Over 100 Killed And 40 Plus Injured In A Suicide Bombing Attack At Peshawar Mosque: Pakistan

A Taliban self-murder bomber blew himself up in a mosque packed with worshippers during autumn prayers on Monday in the high-security zone in Pakistan’s northwestern Peshawar megacity, killing at least 46 people and wounding further than 100 others, mostly policemen, security and health officers. The blast passed inside the mosque in the Police Lines area around 1:40 pm when worshippers, which included the police, army, and lemon disposal team – were offering the Zuhr (autumn) prayers. The bomber who was present in the frontal row blew himself up, officers said. Lady Reading Hospital officers said 46 people have failed so far. 

The Peshawar Police have released a list of 38 victims. There were substantially many policemen among the injured. A family of the taken commander of the Tehreek-e-Taliban Pakistan (TTP) Umar Khalid Khurasani claimed that the self-murder attack was part of the vengeance attack for his family who was killed last August in Afghanistan. The outlawed TTP, known as the Pakistani Taliban, has carried out a number of self-murder attacks in its history, targeting the security labour force. Supervisor of Police (disquisition), Peshawar, Shazad Kaukab, whose office is close to the synagogue, told the media that the blast passed when he just entered the mosque to offer prayers. He said he luckily survived the attack. 

A police functionary said that a portion of the mosque collapsed and several people were believed to be under it. The bomber entered the largely secured mosque inside police lines where four layers of security were in place to enter the same. Quoting Capital City Police Officer (CCPO) Peshawar Muhammad Ijaz Khan, Dawn newspaper said that a number of jawans are still stuck under the debris and rescuers are trying to pull them out. Khan said between 300 to 400 police officers were present in the area at the time of the blast.”It’s apparent that a security lapse passed,” he told the media. Prime Minister Shehbaz Sharif explosively condemned the attack, saying the bushwhackers behind the incident “have nothing to do with Islam”. 

“Terrorists want to produce fear by targeting those who perform the duty of defending Pakistan,” he said and pledged that the offerings of the blast victims won’t go in vain. “The entire nation is standing united against the imminence of terrorism.” Additionally, he stated that a thorough plan of action would be advocated to combat the deteriorating law and order situation in unrest-plagued Khyber Pakhtunkhwa and that the civil administration would aid enterprises in enhancing their anti-terrorism capabilities. The attack was denounced by the foreign minister, Bilawal Bhutto Zardari, who said that “terrorist incidents before the original and general selections were relevant.”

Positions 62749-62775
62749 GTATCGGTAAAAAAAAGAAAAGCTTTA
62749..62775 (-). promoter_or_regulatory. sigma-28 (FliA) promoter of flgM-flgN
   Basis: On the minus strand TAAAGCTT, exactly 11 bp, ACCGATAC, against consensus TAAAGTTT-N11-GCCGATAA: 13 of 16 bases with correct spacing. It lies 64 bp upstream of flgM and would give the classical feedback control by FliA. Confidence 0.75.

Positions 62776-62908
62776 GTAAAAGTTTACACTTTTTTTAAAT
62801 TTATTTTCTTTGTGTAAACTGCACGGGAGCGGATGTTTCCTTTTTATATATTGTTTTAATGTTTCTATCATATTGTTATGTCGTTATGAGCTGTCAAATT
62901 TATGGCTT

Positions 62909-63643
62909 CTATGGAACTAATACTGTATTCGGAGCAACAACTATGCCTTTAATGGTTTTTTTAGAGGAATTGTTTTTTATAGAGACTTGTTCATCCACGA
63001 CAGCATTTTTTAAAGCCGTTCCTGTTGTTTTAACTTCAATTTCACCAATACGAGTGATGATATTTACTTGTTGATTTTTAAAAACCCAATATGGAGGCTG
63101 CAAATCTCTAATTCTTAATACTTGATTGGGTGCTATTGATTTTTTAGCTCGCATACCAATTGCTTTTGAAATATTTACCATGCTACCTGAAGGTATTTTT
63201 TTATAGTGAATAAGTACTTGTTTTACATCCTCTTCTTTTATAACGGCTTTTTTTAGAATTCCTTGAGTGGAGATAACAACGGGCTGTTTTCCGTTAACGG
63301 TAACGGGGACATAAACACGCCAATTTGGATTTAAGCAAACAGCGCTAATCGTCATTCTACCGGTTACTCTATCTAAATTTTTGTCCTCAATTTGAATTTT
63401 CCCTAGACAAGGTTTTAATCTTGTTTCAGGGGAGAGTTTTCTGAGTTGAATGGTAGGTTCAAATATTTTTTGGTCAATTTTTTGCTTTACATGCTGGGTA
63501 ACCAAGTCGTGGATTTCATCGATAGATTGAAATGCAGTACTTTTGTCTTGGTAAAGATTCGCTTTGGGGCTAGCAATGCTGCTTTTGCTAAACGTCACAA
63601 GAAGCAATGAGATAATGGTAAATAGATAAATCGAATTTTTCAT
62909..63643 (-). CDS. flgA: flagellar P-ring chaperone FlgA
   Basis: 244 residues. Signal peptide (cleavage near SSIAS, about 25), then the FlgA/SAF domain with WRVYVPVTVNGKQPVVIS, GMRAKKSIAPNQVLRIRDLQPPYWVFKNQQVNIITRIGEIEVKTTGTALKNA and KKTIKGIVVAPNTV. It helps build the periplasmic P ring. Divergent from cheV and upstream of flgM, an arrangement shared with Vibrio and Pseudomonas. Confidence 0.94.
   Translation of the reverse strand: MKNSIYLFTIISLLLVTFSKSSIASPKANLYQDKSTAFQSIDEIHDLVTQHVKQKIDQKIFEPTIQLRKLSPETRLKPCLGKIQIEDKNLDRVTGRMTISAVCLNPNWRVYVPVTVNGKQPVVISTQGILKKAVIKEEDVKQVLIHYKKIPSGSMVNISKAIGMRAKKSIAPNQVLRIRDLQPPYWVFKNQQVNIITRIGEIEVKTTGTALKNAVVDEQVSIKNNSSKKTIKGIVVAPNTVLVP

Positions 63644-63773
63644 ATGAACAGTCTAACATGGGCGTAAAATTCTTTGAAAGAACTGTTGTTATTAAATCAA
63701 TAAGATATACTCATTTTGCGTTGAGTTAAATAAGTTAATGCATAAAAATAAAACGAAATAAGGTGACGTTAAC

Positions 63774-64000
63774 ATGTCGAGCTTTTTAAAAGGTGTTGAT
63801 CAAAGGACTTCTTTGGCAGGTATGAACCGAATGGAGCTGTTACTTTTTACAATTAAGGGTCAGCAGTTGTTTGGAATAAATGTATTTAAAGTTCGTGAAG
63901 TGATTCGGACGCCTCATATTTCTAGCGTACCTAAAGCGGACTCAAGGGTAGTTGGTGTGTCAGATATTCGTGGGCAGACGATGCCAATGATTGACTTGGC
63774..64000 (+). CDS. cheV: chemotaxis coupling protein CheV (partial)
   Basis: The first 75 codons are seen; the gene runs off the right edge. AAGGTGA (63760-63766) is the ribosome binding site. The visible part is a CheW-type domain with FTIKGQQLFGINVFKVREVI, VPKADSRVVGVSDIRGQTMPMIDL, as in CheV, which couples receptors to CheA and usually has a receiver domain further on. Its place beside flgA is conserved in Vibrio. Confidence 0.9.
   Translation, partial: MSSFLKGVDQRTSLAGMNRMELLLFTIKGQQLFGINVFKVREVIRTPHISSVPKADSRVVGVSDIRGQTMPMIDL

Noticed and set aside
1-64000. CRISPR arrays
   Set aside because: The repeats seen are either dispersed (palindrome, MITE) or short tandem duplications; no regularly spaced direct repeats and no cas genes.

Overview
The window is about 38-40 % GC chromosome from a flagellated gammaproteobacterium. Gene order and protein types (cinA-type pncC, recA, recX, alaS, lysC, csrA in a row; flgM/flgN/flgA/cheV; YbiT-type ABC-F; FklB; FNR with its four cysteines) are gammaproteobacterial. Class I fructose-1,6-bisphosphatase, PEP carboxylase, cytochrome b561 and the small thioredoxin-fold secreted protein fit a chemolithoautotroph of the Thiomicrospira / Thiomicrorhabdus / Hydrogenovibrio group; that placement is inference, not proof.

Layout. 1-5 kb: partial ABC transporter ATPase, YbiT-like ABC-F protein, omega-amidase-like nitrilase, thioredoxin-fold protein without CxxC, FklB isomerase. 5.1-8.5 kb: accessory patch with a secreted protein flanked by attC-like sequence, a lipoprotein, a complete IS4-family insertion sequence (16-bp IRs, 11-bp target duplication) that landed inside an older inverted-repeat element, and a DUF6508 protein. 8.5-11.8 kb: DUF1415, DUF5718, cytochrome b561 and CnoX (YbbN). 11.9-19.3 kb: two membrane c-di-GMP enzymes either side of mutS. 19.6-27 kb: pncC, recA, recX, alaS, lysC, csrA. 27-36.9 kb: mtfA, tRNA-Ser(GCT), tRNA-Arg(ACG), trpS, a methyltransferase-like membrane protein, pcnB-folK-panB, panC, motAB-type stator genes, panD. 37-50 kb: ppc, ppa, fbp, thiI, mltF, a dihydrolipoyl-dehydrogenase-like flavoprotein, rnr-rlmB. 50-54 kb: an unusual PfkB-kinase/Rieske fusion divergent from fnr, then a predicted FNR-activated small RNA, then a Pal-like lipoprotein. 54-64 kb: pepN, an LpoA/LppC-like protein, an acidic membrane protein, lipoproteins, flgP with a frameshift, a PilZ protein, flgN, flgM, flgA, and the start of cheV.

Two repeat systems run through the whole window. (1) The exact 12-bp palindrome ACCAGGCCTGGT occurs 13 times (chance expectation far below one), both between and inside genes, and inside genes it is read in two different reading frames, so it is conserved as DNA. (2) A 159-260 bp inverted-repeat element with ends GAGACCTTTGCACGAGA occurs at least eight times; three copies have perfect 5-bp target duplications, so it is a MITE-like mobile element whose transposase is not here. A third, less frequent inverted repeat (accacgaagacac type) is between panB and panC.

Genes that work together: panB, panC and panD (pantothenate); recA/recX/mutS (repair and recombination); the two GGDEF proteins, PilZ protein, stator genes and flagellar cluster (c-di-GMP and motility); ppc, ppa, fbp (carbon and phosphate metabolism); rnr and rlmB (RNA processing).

Khyber Pakhtunkhwa Governor Haji Ghulam Ali condemned the blast and prompted the people to contribute blood for the injured, saying that it would be a “huge favour for the police”. The injured are being shifted to the Lady Reading Hospital, officers said. Sanitarium sources said 13 of those injured were in a critical condition. An emergency has been declared in the hospitals of Peshawar. The sanitarium has appealed citizens to contribute blood for the victims. Security has been beefed up in other major metropolises, including Islamabad, after the Peshawar blast. In Islamabad, security at all entry and exit points of the capital megacity has been increased and gunners have been stationed at “important points and structures.”

Caretaker Chief Minister Azam Khan condemned the attack and offered condolences to the deprived families. Former high minister Imran Khan explosively condemned the terrorist attack in the synagogue . “My prayers and condolences go to the victims’ families. It’s imperative we ameliorate our intelligence gathering & duly equip our police forces to combat the growing trouble of terrorism,” the Pakistan Tehreek-e-Insaf twittered. Last time, an analogous attack inside a Shia synagogue in the Kocha Risaldar area in the megacity killed 63 people. The TTP, set up as an marquee group of several militant outfits in 2007, called off a ceasefire with the civil government and ordered its zealots to carry terrorist attacks across the country.

The group, which is believed to be close to Al-Qaeda, has been criticised for several deadly attacks across Pakistan, including an attack on army headquarters in 2009, assaults on military bases, and the 2008 bombing of the Marriott Hotel in Islamabad. In 2014, the Pakistani Taliban stormed the Army Public School (APS) in the northwestern megacity of Peshawar, killing at least 150 people, including 131 scholars. The attack transferred shockwaves across the world and was extensively condemned.

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